Tracing the Farallon plate through seismic imaging with USArray
The Farallon plate system has been subducting off the western United States since at least the middle Mesozoic. This plate has undergone virtually every subduction process during this time including a long episode of flat-slab subduction, generation of microplates, and formation of oceanic plateaus. The shallow remains of this plate are two small microplates, the Gorda and Juan de Fuca, in the Pacific Northwest. The anomalous nature of these two small plates and the missing deeper evidence of subduction has motivated this study.
The USArray seismic experiment has provided unprecedented spatial sampling of the seismic wavefield in the continuous United States. Utilizing this dataset, new imaging methods have been implemented and older imaging methods have been revitalized. This study first uses ambient seismic noise in the Pacific Northwest to extract short period Rayleigh waves which are sensitive to lithospheric scale structure. Phase velocities from this model are then combined with teleseismic delay times of body waves and surface waves to image the structure of the continuous United States from the surface through the mantle transition zone. The resolving power of this model allows tracing of the Farallon plate from the trench to the lower mantle.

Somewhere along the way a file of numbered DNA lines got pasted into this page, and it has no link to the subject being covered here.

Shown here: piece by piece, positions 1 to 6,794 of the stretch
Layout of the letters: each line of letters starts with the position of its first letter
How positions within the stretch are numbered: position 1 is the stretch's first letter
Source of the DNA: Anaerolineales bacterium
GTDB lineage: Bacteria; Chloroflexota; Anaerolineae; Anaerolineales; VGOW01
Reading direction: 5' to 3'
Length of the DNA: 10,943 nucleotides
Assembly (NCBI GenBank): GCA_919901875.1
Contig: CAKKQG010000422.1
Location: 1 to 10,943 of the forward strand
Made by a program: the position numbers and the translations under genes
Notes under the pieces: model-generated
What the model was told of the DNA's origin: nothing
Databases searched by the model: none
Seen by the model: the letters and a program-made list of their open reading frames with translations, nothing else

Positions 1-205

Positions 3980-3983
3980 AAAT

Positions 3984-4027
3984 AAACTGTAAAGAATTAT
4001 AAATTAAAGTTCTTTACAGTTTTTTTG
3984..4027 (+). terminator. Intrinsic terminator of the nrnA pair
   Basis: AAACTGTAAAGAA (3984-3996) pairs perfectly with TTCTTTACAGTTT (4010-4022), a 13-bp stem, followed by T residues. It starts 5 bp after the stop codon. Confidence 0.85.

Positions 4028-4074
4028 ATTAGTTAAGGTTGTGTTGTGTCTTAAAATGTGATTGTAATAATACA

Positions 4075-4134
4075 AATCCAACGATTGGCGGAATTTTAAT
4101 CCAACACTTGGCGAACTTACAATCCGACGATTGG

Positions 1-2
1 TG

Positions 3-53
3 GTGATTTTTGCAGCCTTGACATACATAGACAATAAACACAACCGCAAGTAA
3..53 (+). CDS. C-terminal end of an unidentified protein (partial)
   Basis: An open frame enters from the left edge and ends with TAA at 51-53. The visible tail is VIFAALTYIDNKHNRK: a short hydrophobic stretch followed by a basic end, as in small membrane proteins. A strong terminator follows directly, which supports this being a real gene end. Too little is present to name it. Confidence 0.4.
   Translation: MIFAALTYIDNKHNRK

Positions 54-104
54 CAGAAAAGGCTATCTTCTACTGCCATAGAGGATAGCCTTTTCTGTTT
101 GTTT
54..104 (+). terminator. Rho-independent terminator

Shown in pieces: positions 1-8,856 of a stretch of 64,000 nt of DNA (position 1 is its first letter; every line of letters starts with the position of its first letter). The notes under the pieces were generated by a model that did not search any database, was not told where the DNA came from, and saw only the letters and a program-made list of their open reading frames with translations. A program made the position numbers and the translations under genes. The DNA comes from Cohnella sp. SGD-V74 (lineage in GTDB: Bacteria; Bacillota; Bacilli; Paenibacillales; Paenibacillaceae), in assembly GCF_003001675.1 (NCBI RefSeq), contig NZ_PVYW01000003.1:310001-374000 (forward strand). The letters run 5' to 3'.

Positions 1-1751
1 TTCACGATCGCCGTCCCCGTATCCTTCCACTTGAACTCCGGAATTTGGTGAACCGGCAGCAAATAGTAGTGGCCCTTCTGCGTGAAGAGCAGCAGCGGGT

The seismic velocity structure of the continuous United States is broadly composed of a slow western half and fast eastern half separated by the Rocky Mountain Front. The low velocity of the western U.S. contains several high velocity anomalies. While previous work has focused on individual anomalies and suggested they represent lithospheric instabilities, a larger regional view indicates that these are the western remnants of the Farallon plate. Below the thick cratonic lithosphere of the eastern U.S., the Farallon plate contains significant topography due to a subducted heterogeneity of the oceanic plate and a viscosity contrast through the mantle transition zone. The velocity models presented herein provide a cohesive picture of Farallon subduction for the past 150 Ma.